A common malfunction with Boeing radio altimeters, compounded by several errors by pilots, led to last year's fatal crash by a Turkish Airlines 737 plane as it dropped short of the runway at Amsterdam's airport, according to investigators' final report.

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AMSTERDAM, The Netherlands — A common malfunction with Boeing radio altimeters, compounded by several errors by pilots, led to last year’s fatal crash by a Turkish Airlines plane as it dropped short of the runway at Amsterdam’s airport, according to investigators’ final report released Thursday.

Flight TK1951 — a Boeing 737 carrying 135 passengers and crew from Istanbul — crashed a mile from Schiphol Airport on Feb. 25, 2009. The three pilots were among nine people killed. Three of the four Americans who died were Boeing employees on a business trip unrelated to the flight.

The Dutch Safety Board investigation affirmed its initial findings that a faulty altimeter, one of two on the airplane that determine its height above the ground, played a key role in the crash.

The left altimeter, which feeds data to the critical flight controls, erroneously registered the plane’s altitude as being below sea level when it began its final descent from 2,000 feet. That caused the plane’s autopilot to reduce the throttle to an idle too soon.

The plane was on an unusually steep approach and should have been slowing anyway, which may have played a role in the pilots’ initial failure to notice they had lost too much speed, the report said.

“If the altimeter in the Boeing hadn’t been malfunctioning, the accident wouldn’t have taken place,” Safety Board Chief Pieter van Vollenhoven said.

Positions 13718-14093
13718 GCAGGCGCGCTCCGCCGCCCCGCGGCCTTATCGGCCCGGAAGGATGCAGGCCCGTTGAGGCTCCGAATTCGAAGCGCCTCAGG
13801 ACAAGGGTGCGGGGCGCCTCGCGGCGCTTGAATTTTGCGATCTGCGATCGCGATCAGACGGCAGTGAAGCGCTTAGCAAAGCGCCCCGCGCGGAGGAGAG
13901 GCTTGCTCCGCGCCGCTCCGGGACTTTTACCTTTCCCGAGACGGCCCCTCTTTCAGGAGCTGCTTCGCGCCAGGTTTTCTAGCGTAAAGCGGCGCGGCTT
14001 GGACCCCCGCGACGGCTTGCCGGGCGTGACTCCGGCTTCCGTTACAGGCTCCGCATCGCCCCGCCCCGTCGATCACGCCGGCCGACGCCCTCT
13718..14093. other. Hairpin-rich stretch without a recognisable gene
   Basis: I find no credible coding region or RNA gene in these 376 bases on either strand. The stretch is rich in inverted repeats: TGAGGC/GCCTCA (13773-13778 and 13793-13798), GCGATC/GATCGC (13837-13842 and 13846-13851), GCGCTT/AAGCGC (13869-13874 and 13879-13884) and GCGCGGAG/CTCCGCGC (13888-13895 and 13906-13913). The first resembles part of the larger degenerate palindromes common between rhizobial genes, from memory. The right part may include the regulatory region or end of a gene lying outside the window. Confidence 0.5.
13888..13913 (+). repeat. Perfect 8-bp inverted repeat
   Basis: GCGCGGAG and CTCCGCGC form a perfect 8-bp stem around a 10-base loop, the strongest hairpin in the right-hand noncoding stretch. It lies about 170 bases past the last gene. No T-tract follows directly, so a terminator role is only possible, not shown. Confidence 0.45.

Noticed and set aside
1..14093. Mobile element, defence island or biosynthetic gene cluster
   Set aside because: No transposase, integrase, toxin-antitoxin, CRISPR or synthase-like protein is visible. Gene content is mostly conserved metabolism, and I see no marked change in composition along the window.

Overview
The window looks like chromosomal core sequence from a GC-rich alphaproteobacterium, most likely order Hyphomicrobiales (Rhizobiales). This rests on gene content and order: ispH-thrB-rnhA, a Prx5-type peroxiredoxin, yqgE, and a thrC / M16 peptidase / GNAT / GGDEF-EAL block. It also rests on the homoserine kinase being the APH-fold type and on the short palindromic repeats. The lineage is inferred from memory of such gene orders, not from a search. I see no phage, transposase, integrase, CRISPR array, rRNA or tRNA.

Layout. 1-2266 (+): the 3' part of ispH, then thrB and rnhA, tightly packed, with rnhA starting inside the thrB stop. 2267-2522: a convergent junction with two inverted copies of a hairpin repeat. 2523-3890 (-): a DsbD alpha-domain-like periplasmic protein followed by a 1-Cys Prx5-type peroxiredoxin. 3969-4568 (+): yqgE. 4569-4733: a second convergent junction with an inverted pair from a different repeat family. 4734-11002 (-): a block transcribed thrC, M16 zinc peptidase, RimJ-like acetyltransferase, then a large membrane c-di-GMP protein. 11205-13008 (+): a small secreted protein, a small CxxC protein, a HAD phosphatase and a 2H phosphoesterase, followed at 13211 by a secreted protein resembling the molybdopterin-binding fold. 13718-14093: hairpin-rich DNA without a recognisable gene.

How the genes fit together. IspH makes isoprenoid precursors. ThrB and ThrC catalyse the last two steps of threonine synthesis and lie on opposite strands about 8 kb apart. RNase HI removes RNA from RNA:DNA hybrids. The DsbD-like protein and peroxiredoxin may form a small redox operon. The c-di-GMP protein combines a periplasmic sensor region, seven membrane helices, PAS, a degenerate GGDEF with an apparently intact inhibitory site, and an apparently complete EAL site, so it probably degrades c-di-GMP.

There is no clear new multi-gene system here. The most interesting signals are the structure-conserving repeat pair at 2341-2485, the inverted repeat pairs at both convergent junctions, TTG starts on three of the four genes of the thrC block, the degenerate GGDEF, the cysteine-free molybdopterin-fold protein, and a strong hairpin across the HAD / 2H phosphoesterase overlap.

He criticized Boeing, saying the manufacturer was aware that altimeter malfunctions are common, but until the crash it considered them a technical problem and not a safety threat.

The investigators’ report concludes that “the prime responsibility” for the radio altimeter system’s problem “lay not with Turkish Airlines but with Boeing.”

Boeing spokeswoman Sandy Angers said Thursday that the altimeter problem had been known, but any possible effects were considered “detectable and recoverable,” and therefore not a safety issue.

She said Boeing has improved airplane systems and specified flight-crew training, among other moves, to prevent a defective altimeter from causing future accidents.

Unlike that 2002-built jet, Angers said, the latest 737s have a feature that compares readings in the left and right altimeters. If there’s a discrepancy, it disconnects the autothrottle.

Angers was unable to say how many 737s lack this feature today, but she said it can be retrofitted on many 737 jets now in service.

In the Dutch crash, the pilots failed to react until the plane’s yoke gave a “stick shake,” a warning it was about to stall.

At that moment, the airplane’s condition was precarious, but salvageable if the crew had responded appropriately, according to the investigators.

The first officer did respond correctly by gunning the engines. But as the captain took control, because of the faulty altimeter reading, the still-engaged autothrottle reduced the engines back to idle.

It wasn’t until nine seconds after the “stick shake” warning that one of the pilots pushed the throttle levers fully forward again, but at that point it was too late.

The jet crashed into a freshly plowed field, striking the ground tail first and breaking into three pieces.

John Nance, a veteran pilot and aviation-safety expert, said the crash was caused by the convergence of the faulty altimeter with a series of human errors, including “not paying attention, lack of situational awareness,” disregard of standard operating rules while approaching the runway and undue deference by the two co-pilots to the captain in command.

Seattle Times aerospace reporter Dominic Gates contributed to this report.